How to Load a Kayak

Loading the kayak at Cortes Bay. Photo by Dave Barnes

Loading the kayak at Cortes Bay.
Photo by Dave Barnes

How to Load a Kayak

The boat ramp at Telegraph Cove on the north of Vancouver Island on a cloudy stormy Sunday afternoon is not a fun place to be waiting around while your buddy tries to figure out how to load his mountain of camping gear into his small, single-hatched kayak. That was what I did a few  autumns ago. I waited, and I watched him sort out the nightmare of loose gear. He put it all in, sat in the kayak to see if he still could fit his feet into the over-crowded cockpit, then got out took everything back out, even from the hatch and started again…it was heart-wrenching and painful to watch. Granted our boats were small. It was a grueling paring down of things for a one week outing. He was prepared for a month! Slowly but surely he got what he absolutely needed into the kayak and the pile on the grass was put back in the car, deemed unessential. I was paddling my little Current Designs Pachena and his was the plastic sister to it. Both equally small and required a minor miracle to be preformed with each loading. In the end, he did it. The miracle completed and we were off into a nasty crossing of Johnstone Strait towards Hanson Island and into the Broughton archipelago.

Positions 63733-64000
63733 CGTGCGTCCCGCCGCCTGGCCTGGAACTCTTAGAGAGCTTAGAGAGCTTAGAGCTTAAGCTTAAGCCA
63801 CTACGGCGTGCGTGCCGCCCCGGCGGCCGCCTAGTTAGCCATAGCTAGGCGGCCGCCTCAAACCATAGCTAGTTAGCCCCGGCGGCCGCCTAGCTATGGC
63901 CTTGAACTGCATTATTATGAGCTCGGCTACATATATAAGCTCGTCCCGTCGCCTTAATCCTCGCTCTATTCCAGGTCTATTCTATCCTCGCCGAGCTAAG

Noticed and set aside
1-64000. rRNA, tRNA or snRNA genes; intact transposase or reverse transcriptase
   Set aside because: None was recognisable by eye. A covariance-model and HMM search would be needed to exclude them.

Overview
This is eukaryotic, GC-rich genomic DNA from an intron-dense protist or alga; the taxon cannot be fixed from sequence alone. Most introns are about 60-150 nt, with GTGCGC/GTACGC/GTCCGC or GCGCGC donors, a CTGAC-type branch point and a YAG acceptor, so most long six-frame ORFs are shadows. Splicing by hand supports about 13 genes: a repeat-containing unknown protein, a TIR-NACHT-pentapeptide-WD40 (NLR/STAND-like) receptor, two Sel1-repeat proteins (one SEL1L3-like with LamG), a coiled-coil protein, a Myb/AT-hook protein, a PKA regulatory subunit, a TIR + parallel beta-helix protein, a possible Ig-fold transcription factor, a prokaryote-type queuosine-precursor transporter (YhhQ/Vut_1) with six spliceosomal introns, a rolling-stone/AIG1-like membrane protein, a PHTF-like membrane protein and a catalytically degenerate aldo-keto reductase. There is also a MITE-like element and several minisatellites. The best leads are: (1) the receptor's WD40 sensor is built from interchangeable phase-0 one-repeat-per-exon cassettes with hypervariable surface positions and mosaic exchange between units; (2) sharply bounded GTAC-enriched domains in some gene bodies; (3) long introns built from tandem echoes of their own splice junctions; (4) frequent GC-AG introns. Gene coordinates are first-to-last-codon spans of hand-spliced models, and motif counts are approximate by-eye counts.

I had much practice in the miracle with that kayak and since have moved up to a longer, duel-hatched touring kayak and you would not believe it, but even with extra space and storage capacity the miracle is just as daunting. The years of paddling a much smaller kayak left me with a routine of paring down my gear even before I left the house. It is a routine I carried over to the bigger kayak and my loading time is half of any of my companions. How is this done? I have four steps that I always follow in the loading of my kayak for a trip. Whether it be a weekend camping trip in the Gulf Islands, or a longer excursion to far-flung west coastal places. The routing remains the same.

The first step: Order of Need.

The second step: Weight Distribution.

The third step: What goes in a bag and what stays loose.

The fourth step: Those pesky loose items.